A training session for research personnel was held to standardize all study procedures. The primary outcome of this study was death or an IQ score below 70 at 6 to 7 years of age. The secondary outcomes included death or severe disability, components of disability, motor function, higher cognitive function, severe cognitive delay, and psychosocial health.
Cerebral palsy was classified on the basis of the Surveillance of Cerebral Palsy in Europe (SCPE) Network decision tree.13 Functional activity was graded according to the Gross Motor Function Classification System14 (GMFCS) levels: I, walking without restriction; II, walking without an assistive mobility device; III, walking with an assistive device; IV, self-mobility with limitations; and V, severe limitation of mobility.
IQ scores were measured with the use of the Wechsler Preschool and Primary Scale of Intelligence III in the 96 children at or under 7 years 3 months of age and the Wechsler Intelligence Scale for Children IV in the 18 older children. These two tests address verbal comprehension, perceptual organization, and processing speed, yielding verbal and performance IQ scores that are combined to give a full-scale IQ score; a mean (±SD) score of 100±15 is normal. Higher cognitive function (i.e., attention and executive function and visuospatial processing) were evaluated by means of the Developmental Neuropsychological Assessment (NEPSY), on which a score of 100±15 is normal. The Child Health Questionnaire, which has good psychometric properties for children with and those without cerebral palsy,15 was completed by the parents to evaluate the physical, emotional, and social well-being of the study children and to assess the effect of the child’s health on the parents. All IQ and psychometric assessments were performed by examiners unaware of the assignment status of the children.
Severe disability was defined as an IQ score more than 3 SD below the mean score (i.e., <55), a GMFCS level of IV or V, or bilateral blindness. Moderate disability was defined as an IQ score 2 to 3 SD below the mean score (i.e., 55 to 69), a GMFCS level of III, bilateral deafness (with or without amplification), or refractory epilepsy (defined as clinical or electroencephalographic seizure disorder requiring anticonvulsant therapy). Mild disability was defined as an IQ score 1 to 2 SD below the mean score (i.e., 70 to 84) or a GMFCS level of I or II. No disability was defined as an IQ score of more than 84 (i.e., >1 SD below the mean) with no cerebral palsy, hearing or visual deficits, or epilepsy. Among nondisabled survivors, the detailed neurologic examination assessed everyday motor function (ability to walk), complex motor function (heel-to-toe test, ability to hop and stand on one foot, or Romberg’s test), and fine-motor-function tests of coordination (including finger-to-nose test, rapid alternation of hands, thumb–index finger apposition, thumb–four fingers apposition sequentially, heel-to-shin test, and foot tapping).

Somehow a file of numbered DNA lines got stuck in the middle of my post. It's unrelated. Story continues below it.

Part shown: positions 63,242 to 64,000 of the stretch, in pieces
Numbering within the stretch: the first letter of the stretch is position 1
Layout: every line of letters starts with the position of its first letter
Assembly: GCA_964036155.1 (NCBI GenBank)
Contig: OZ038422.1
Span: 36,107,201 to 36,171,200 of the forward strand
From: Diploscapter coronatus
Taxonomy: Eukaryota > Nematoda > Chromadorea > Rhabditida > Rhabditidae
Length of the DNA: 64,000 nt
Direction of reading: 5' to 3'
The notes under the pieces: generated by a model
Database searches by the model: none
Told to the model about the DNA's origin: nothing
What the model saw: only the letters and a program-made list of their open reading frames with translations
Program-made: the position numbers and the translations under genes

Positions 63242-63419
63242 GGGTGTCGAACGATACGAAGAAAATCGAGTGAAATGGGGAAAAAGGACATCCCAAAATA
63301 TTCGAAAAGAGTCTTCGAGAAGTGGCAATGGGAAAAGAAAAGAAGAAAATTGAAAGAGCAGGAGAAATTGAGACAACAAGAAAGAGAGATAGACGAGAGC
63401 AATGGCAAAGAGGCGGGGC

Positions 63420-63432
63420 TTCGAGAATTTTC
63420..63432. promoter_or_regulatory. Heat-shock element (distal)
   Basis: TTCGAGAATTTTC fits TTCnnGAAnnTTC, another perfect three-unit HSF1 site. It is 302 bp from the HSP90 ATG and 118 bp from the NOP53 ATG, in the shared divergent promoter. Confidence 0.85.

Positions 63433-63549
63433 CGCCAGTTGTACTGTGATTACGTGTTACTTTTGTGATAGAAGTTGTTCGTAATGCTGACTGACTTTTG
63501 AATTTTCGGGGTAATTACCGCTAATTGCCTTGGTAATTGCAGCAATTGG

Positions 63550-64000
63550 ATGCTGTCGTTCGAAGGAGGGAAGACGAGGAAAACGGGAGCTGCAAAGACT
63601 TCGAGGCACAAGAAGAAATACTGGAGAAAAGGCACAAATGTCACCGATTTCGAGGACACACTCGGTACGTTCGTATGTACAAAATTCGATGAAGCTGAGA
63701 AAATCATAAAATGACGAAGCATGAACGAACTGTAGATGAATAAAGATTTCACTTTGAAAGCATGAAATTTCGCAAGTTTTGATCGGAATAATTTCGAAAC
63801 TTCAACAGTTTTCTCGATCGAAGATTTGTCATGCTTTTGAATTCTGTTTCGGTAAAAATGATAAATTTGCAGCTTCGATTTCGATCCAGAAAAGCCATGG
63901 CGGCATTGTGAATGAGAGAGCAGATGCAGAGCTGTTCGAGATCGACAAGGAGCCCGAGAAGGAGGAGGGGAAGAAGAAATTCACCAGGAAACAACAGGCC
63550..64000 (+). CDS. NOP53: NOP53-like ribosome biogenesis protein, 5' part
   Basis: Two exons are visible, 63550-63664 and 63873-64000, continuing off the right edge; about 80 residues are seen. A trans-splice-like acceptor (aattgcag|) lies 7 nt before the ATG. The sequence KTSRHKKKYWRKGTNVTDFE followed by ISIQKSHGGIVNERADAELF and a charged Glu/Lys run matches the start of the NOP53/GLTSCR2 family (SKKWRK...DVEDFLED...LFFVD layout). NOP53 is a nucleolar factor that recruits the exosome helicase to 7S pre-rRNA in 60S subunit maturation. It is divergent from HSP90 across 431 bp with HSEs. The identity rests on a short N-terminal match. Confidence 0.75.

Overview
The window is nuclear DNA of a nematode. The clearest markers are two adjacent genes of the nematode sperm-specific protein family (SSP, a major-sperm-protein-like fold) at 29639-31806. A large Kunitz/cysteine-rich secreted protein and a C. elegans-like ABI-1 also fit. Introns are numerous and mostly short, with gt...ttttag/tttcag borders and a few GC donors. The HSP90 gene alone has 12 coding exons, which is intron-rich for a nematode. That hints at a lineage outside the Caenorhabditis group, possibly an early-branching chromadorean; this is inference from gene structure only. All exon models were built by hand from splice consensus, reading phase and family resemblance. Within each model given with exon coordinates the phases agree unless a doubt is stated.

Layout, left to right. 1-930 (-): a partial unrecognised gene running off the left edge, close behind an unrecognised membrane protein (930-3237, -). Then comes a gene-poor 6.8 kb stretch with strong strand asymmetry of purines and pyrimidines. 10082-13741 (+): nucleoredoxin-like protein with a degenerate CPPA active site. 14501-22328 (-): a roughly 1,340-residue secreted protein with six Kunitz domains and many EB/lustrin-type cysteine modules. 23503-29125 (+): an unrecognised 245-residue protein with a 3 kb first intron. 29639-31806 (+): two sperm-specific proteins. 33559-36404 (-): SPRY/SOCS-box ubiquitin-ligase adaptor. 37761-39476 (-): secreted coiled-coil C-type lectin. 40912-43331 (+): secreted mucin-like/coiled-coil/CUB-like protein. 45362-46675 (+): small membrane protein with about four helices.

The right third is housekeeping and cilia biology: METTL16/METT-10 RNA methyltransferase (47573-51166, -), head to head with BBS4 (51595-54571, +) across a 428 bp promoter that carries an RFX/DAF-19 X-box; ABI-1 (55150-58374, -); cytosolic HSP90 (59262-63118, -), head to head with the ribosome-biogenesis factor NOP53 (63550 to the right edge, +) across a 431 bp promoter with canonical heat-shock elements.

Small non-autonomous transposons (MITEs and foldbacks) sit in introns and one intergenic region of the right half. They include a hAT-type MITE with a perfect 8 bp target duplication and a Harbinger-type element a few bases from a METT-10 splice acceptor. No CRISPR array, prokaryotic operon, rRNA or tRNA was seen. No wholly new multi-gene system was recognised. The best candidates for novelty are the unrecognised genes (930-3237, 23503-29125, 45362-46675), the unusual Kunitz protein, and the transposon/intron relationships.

The baseline characteristics at the time of randomization were compared between the children for whom data were and those for whom data were not available for the primary outcome at 6 to 7 years of age. The primary and secondary outcome data were analyzed for differences between the two groups, including the use of robust Poisson regression to produce relative risk estimates for treatment effect with adjustment according to center. The primary outcome was also examined after adjustment for severity of encephalopathy at baseline in addition to center. Multinomial cumulative logistic regression was used to produce adjusted P values for ordinal outcomes: level of disability among survivors, physical health scores, and scores reflecting emotional impact on parents. Some secondary outcomes could not be adjusted according to center because of their low prevalence. These unadjusted results were analyzed by means of robust Poisson regression or Fisher’s exact test for categorical variables (motor-function scores among nondisabled survivors) and Cochran–Armitage trend tests for ordinal variables (child’s self-esteem level).
All reported P values are two-sided and were not adjusted for multiple comparisons. The concordance between the degree of disability at 18 to 22 months and 6 to 7 years was assessed with the use of analyses of sensitivity, specificity, and positive and negative predictive values.
Our study involved 208 infants with moderate or severe encephalopathy who were randomly assigned at less than 6 hours of age to undergo hypothermia (102 infants) or usual care (106 infants). The follow-up visits at 6 to 7 years of age were conducted between August 2006 and August 2010. The median age at follow-up was 6.7 years in the hypothermia group and 6.8 years in the control group.
Primary outcome data were available for 190 of the 208 children (91%) enrolled in the trial: 97 of the 102 (95%) in the hypothermia group and 93 of the 106 (88%) in the control group (Fig. 1). A total of 27 children in the hypothermia group and 41 in the control group died before reaching the 6-to-7-year visit; 3 in each group had died after the 18-month visit. Five children in the hypothermia group were lost to follow-up (2 with moderate and 2 with severe hypoxic–ischemic encephalopathy, as well as 1 with seizures without a neurologic examination), as were 13 children in the control group (12 with moderate hypoxic–ischemic encephalopathy and 1 with severe hypoxic–ischemic encephalopathy).